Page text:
Hospital Readmissions in Portugal over the Last Decade

Bernardo Sousa-Pinto, Ana Rita Gomes, Andreia Oliveira, Carlos Ivo, Gustavo Costa, João Ramos, Joel Silva, Maria Carolina Carneiro, Maria João Domingues, Maria João Cunha, Altamiro da Costa-Pereira, Alberto Freitas

Abstract


Introduction: Hospital readmissions are associated with increased healthcare expenses and with higher hospital fatality rates. We aim to characterize unplanned hospital readmissions occurred within 30 days after discharge, according to its Major Diagnosis Category, hospital type and location, and patients’ demographic attributes. We also intend to estimate the hospital fatality rates associated to those readmissions, as well as to study the evolution of hospital readmissions rates in the last decade (2000-2008). Moreover, we aim to characterize heart failure readmissions.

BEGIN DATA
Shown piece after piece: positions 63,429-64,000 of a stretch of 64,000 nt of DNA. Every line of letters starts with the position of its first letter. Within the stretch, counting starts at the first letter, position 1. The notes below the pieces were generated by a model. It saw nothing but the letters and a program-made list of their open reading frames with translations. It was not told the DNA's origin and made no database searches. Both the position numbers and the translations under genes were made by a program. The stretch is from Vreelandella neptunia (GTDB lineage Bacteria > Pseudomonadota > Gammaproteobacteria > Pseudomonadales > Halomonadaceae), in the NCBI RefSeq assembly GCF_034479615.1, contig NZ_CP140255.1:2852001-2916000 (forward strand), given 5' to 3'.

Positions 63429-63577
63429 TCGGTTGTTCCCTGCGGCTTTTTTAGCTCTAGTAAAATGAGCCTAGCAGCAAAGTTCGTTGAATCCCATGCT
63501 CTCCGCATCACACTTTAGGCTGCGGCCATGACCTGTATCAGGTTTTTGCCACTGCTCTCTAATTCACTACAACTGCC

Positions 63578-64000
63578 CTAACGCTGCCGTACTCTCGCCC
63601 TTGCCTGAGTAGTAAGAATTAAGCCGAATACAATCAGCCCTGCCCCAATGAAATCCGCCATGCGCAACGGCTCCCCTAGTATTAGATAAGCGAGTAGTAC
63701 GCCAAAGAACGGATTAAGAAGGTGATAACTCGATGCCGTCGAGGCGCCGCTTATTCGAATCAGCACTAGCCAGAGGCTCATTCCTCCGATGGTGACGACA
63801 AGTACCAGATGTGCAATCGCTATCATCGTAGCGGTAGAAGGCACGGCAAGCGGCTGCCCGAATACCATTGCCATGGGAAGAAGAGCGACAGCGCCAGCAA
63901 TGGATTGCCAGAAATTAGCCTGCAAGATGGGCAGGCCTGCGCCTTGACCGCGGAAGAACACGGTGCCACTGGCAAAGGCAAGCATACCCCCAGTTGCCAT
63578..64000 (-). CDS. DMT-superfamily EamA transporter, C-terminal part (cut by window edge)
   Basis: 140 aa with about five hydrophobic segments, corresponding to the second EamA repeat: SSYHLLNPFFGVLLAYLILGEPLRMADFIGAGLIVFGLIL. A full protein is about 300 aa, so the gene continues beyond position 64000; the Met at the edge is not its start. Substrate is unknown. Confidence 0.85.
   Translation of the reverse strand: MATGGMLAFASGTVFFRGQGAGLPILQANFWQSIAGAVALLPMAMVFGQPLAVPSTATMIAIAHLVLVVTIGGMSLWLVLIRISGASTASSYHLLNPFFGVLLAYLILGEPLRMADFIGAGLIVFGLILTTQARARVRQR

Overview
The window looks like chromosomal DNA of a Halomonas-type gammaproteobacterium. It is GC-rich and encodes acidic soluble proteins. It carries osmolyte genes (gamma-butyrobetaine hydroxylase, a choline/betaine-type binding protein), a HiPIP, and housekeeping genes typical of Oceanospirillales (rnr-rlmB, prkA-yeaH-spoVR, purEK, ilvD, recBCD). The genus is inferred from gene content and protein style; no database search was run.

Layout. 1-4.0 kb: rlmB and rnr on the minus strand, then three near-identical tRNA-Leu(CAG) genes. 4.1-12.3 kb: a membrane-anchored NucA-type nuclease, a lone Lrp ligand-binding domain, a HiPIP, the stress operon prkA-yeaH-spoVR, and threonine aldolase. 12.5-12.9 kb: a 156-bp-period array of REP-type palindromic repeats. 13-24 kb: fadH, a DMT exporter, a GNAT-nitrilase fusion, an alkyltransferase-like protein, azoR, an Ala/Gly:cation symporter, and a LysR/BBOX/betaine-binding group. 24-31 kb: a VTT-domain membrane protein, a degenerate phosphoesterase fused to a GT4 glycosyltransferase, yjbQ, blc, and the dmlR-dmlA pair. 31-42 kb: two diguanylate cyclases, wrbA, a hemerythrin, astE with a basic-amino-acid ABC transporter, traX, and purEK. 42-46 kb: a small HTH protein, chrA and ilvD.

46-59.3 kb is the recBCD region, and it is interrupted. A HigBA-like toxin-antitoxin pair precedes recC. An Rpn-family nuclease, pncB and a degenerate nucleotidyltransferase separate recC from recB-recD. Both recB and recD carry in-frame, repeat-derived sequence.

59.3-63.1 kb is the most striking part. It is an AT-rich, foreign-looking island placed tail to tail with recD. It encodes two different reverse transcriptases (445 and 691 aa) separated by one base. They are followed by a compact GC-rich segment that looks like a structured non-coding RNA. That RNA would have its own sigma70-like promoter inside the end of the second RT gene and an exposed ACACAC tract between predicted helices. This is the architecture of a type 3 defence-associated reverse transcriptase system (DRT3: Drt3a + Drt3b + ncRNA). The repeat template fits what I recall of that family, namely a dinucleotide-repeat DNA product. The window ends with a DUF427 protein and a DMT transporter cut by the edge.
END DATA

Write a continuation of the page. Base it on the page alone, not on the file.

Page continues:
Material and Methods: We analysed a database (provided by Autoridade Central do Sistema de Saúde) containing all hospital admissions occurred in Portuguese public hospitals. In order to compare readmissions rates, we performed chi-square tests and linear-bylinear association tests.
Results: Between 2000 and 2008, there were 5 514 331 unplanned admissions, of which 4.1% corresponded to hospital readmissions, classified with the same Major Diagnosis Category of the first admission. Between 2000 and 2008, hospital readmissions rate increased continuously from 3.0% to 4.7%. Hospital fatality rate was significantly higher among readmitted cases (9.5 versus 5.6%, p < 0.001). Readmissions rates were also significantly higher among episodes involving older patients (2.6% in children versus 5.3% in the elderly) and males (4.5% versus 3.9% in females, p < 0.001), being lower in Lisbon region (2.7%) and in central hospitals (3.0%, p < 0.001). For episodes of heart failure, we found a readmissions rate of 6.7%.
Discussion and Conclusion: Most of the differences found are consistent with those described in other Western countries. Readmission episodes, whose rates have been increasing in Portugal, are associated with higher hospital fatality rates.


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